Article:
Opening the presentation of the Passion to spontaneous remarks by any passing tweeter turns out NOT to be a way to turn up the W.Q of the service, it does not enhance the prayerfulness and or the drawing of the faithful into recollection of Good Friday.
No, it seems from the story that informality and unpredictability aren't positive values in enacting ritual. (Tiny Clue: the word "ritual" means established or prescribed procedures for a religious or other rite, observance of set forms.)
And yet, the service that is the hook for the New York Times article was considered a "success" by TPTB at venerable Trinity Episcopal.
[T]he Passion play experiment was considered a success despite the interloping characters. “If someone chooses to interact with us mischievously, that’s fine,” said the Rev. Canon Anne Mallonee, the church vicar. “The opposite of engagement is not mischief, but apathy.”And what is the opposite of "sporadic"?
...“I’m a sporadic worshiper,” said Anne Libby, a management consultant in Manhattan who often follows the services on Twitter between occasional visits to Trinity.Other non-liturgical religious settings may profit more from Twittering:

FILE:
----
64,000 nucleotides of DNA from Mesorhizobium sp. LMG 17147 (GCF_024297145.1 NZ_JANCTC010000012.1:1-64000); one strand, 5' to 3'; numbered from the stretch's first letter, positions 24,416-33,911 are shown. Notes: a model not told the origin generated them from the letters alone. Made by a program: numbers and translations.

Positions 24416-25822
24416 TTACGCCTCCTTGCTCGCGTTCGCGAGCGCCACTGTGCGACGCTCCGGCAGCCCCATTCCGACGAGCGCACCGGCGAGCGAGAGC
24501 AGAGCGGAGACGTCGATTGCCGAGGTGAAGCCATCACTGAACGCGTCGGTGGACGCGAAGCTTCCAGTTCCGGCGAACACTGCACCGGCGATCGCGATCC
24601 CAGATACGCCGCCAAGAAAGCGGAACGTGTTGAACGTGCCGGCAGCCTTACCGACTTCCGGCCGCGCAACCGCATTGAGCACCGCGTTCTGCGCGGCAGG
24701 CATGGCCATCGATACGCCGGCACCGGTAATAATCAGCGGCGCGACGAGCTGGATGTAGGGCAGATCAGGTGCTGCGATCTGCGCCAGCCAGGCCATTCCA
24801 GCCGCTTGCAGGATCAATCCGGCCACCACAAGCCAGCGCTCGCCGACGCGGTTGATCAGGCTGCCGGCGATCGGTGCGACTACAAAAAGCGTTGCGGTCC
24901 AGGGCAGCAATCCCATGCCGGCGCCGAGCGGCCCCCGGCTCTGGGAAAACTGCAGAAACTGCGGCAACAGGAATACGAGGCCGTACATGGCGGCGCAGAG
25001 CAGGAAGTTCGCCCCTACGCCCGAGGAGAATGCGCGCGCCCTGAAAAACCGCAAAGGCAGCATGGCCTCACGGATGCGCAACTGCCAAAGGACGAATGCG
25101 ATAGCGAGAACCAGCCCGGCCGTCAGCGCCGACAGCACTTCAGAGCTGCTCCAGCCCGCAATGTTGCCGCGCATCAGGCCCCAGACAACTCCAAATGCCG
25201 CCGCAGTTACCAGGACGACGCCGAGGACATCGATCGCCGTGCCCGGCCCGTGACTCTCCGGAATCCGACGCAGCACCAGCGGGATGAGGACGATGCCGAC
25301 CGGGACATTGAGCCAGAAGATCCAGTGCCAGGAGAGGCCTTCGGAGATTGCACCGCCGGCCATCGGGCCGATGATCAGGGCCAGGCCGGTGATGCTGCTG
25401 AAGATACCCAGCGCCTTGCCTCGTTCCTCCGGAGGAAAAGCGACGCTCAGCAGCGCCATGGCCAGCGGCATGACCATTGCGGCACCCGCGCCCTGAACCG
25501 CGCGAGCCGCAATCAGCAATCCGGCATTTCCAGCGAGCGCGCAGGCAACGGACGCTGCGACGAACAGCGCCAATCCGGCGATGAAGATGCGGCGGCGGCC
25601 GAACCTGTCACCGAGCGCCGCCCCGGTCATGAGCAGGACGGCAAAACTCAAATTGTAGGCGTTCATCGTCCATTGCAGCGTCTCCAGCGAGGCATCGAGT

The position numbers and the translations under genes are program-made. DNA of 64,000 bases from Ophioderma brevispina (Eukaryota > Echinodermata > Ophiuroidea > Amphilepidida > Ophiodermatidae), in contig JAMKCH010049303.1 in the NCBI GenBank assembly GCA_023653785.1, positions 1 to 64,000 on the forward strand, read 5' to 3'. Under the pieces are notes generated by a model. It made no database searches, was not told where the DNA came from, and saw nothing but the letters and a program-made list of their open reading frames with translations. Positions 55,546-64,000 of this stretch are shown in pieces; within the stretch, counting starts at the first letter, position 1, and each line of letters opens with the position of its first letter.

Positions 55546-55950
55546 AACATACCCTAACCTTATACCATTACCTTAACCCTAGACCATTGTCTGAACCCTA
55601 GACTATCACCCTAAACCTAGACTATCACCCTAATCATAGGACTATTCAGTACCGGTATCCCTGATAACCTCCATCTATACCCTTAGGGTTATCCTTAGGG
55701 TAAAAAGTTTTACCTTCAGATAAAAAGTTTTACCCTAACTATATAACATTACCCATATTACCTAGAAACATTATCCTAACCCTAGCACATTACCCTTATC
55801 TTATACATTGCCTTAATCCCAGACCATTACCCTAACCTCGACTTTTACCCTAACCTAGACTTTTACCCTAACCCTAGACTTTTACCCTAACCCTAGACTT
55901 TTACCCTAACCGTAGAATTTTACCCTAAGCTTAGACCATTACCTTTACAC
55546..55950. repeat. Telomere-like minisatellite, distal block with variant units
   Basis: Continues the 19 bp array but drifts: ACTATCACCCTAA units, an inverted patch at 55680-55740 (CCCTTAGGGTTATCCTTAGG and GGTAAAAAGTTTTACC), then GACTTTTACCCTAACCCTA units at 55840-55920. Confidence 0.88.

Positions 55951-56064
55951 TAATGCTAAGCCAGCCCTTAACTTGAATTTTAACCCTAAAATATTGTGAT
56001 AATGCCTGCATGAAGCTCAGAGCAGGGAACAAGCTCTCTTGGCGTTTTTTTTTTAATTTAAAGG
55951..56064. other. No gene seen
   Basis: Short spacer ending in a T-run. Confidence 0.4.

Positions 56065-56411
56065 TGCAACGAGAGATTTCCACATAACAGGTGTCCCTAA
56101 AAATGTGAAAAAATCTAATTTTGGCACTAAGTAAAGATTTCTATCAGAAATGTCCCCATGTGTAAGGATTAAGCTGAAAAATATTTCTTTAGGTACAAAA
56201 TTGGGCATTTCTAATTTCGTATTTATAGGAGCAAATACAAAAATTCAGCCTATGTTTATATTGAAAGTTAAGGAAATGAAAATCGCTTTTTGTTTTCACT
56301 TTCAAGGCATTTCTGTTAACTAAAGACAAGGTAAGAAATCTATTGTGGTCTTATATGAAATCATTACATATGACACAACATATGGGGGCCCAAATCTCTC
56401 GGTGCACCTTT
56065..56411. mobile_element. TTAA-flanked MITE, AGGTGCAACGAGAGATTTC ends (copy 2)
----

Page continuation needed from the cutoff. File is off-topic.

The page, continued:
The connection, however slender, has drawn her closer to the church community, she said. She has never tweeted back during a service. She does not always follow every word.
Experts say there are many degrees of openness for religious groups tuning into social media. Some carefully restrict access and even require proof of membership. Others, like Westwinds Community Church in Jackson, Mich., do not. There, Twitter comments appear on monitors behind the pulpit during services. (Some recent tweets: “Nice shirt, pastor!” and “Jesus is a joke.”)Yes, I can see how that sort of, er... acclamation, could lead to deeper relationship, and a more vibrant faith coommunity.